BookBuzzr. This site produces a widget for your book, which you then add to your website, Facebook page, or other social networking sites. You can include part or all of the manuscript—whatever you are willing to offer for free. Clicking on a thumbnail of your book brings up a surprisingly realistic book, complete with turning pages. Once you have signed up, BookBuzzr keeps coming up with new ways to publicize your book. If I had only one publicity choice, this would be it.

Here's another example of why I find them so useful. Several days ago, I had a request from the managers of BookBuzzr to do an interview about my best-selling book, Beyond All Price. These are the questions they asked:

1. Could you tell us a little bit about yourself?
2. Describe your book ‘Beyond All Price’ in 30 words or less. 
3. What was the hardest part of writing your book?
4. What books have had the greatest influence on you?
5. Briefly share with us what you do to market your book?
 6. How do you spend your time when you are not writing?
 7. What are you working on next?''

If you'd like to read the answers, the interview has gone live on http://www.freado.com/users/interview/23109/carolyn-schriber and also on their blog http://www.bookbuzzr.com/blog/author-interviews/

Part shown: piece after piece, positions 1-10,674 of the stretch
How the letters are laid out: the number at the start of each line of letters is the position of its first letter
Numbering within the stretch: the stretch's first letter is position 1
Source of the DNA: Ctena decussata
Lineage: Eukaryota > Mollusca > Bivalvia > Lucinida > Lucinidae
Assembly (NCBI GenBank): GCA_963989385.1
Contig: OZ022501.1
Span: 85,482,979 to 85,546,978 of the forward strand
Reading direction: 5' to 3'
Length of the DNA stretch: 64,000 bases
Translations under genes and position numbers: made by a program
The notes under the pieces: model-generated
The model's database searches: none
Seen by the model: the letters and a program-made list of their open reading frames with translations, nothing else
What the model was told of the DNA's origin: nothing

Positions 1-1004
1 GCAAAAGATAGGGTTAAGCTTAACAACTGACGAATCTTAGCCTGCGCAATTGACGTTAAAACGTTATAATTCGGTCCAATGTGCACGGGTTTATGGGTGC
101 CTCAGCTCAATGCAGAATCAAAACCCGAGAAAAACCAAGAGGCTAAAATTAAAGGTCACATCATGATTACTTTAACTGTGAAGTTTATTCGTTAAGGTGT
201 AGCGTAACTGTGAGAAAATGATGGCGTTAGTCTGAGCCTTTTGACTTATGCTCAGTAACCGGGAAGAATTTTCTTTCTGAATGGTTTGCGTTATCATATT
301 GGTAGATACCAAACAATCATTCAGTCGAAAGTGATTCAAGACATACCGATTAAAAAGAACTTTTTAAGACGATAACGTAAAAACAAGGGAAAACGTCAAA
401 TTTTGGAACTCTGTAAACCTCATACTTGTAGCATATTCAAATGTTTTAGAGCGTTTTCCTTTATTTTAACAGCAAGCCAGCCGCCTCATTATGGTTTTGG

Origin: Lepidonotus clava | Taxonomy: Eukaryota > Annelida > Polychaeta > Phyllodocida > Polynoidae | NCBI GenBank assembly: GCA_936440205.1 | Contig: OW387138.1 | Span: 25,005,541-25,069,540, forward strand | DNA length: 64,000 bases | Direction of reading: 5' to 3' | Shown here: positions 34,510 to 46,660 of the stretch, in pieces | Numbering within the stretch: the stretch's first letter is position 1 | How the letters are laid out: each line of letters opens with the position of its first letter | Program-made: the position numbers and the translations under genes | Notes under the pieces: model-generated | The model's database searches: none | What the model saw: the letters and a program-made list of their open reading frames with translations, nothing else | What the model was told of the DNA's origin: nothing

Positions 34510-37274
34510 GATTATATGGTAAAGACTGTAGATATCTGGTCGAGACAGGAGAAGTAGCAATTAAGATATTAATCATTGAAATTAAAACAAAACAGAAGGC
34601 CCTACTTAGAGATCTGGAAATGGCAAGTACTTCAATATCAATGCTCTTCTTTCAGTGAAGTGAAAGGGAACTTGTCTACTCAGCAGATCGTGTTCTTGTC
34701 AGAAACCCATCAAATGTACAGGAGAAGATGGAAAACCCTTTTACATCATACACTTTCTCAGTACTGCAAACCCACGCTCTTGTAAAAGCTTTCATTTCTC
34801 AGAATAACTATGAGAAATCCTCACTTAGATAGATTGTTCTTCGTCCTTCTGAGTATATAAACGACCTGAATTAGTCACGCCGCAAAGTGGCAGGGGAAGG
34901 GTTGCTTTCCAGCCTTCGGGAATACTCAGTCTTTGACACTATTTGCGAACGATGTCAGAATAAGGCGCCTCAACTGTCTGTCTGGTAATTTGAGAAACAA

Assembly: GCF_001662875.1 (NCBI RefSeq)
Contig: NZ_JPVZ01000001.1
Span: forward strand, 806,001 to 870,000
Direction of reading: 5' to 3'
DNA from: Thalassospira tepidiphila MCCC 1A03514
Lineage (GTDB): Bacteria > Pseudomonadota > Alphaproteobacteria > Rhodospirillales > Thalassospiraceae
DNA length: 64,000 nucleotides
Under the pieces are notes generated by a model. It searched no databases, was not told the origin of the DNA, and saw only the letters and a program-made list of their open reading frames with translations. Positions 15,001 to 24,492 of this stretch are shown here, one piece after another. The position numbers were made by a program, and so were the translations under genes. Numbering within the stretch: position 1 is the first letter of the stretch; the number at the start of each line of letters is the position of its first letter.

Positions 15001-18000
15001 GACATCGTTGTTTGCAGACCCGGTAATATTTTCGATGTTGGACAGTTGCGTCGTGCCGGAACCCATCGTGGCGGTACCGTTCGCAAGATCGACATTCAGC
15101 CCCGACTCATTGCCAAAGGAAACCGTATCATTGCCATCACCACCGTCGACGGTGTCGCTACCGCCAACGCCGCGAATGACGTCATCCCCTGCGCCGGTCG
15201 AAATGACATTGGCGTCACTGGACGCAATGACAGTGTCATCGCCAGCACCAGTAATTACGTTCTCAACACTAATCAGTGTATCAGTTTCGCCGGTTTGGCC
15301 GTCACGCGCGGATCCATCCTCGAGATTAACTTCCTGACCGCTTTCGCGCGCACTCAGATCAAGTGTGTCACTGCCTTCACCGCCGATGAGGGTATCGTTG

Writers, Here's a Solution for Many of Your Problems

Yesterday on a Facebook page for writers, we had a discussion about a piece of software that has not been available to Windows users until now. As a long-time MAC fan, I have always recommended Scrivener as the answer to a writer's prayer, and I did so again in The Second Mouse Gets the Cheese. Here's a section of that article that lured one reader to give it a try:

"Now that Scrivener is available for both MAC and Windows, I can’t imagine anyone needing anything else. It’s an endlessly versatile program that manages to keep almost every item of the book-writing process in one spot.

"There’s a section for research, which can hold notes, pictures, maps, and “messages-to-self.” I keep lots of pictures there, so that when I am writing about a particular location or character, I can open a picture and keep it on my screen while I write. That adds detail to my descriptions and saves me from making silly mistakes about things like what you can see from a front porch or whether a character sports a mustache.

"In fact, it has a whole section for character sketches. You can fill out their questions about each of your characters, defining their back story, their foibles, their nervous quirks, their speech impediments, their hair and eye color, their family relationships—whatever is important to define the character. Then while you are writing, it is easy to click on a character name in the left-hand column and jump to a description.

"Scrivener provides a separate template for locations, too, where you can record thing like vegetation, wildlife, smells, sounds. Is your location overgrown with vegetation? You’ll need to list what kinds of things grow there. Are bugs important to your story, as they may be for mine? Then you can add their descriptions here. My location files have picture, of course, but also descriptions of the smell of pluff mud and the clicking sound palmetto bugs make as they stomp across a wood floor.